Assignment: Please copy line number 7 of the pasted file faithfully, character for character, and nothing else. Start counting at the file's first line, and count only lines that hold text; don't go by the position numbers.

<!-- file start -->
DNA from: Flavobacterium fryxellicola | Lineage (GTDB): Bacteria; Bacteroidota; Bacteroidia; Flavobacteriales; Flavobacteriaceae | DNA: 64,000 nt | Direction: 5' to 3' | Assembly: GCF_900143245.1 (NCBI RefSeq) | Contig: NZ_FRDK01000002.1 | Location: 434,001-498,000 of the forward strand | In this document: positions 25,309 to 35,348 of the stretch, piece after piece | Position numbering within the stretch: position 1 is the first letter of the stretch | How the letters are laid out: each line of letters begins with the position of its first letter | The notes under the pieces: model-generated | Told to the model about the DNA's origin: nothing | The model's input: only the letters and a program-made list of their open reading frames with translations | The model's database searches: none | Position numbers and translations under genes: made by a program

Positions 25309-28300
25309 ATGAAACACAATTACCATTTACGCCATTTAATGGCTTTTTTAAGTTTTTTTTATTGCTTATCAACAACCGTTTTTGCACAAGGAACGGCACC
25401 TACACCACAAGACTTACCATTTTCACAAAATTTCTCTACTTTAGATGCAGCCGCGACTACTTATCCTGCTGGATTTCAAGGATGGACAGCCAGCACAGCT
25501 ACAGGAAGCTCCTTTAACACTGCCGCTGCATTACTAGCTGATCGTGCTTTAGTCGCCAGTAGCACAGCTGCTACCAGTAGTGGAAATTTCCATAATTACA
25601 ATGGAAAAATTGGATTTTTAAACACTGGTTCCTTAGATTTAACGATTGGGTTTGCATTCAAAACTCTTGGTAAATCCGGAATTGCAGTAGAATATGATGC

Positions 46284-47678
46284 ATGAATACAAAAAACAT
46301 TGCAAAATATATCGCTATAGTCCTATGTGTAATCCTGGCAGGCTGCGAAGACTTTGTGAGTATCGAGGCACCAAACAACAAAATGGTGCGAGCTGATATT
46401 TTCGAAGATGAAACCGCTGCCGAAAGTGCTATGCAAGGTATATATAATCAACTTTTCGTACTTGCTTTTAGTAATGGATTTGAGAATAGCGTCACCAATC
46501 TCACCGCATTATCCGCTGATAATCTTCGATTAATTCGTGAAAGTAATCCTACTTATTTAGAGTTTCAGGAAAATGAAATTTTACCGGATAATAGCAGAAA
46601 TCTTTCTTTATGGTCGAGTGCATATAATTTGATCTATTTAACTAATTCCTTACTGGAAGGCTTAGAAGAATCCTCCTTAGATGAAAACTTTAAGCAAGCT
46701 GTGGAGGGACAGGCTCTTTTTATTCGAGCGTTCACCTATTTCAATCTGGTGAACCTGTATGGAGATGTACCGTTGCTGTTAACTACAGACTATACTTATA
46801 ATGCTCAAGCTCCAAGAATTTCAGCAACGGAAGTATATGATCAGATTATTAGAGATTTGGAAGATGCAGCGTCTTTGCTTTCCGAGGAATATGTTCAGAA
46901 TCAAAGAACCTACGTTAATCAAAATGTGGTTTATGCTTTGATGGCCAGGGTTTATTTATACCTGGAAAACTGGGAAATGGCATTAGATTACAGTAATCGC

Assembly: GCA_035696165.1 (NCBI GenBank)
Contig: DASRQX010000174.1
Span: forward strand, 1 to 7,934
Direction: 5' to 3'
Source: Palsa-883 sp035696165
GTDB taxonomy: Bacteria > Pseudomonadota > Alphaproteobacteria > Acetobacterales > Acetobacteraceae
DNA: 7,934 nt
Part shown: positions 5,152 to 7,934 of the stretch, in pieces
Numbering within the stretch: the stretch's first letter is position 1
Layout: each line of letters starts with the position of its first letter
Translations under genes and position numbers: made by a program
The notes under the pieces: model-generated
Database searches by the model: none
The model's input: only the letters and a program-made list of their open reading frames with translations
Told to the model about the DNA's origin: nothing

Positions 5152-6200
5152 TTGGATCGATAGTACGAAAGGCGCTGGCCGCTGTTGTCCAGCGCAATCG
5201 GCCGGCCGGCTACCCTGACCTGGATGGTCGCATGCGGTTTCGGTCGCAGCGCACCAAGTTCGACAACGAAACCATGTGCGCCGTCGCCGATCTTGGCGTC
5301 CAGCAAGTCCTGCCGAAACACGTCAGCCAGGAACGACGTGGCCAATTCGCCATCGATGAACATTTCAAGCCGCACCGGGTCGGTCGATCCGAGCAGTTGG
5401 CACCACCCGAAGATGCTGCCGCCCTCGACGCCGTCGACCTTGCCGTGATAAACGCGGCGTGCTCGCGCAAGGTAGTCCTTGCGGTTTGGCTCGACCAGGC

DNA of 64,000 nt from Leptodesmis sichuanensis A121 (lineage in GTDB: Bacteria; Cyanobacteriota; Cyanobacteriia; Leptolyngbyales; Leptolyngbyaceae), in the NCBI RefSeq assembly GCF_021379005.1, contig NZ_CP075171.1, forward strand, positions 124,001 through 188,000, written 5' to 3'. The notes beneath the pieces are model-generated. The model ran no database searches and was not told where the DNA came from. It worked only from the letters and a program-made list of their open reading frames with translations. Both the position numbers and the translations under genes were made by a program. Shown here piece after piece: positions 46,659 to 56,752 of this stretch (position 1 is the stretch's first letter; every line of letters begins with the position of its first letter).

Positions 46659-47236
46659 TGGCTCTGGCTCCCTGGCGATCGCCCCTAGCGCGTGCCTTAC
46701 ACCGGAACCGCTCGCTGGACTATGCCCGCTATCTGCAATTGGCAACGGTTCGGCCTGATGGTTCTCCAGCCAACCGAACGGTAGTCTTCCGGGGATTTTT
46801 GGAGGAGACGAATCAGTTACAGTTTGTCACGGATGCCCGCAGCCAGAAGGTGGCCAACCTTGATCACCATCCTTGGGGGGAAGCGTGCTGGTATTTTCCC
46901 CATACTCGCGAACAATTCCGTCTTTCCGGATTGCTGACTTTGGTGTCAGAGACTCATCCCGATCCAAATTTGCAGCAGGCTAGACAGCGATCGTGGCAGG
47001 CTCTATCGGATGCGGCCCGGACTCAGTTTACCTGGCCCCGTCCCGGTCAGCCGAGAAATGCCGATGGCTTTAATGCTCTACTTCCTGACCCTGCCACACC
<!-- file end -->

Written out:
Positions 46284-47678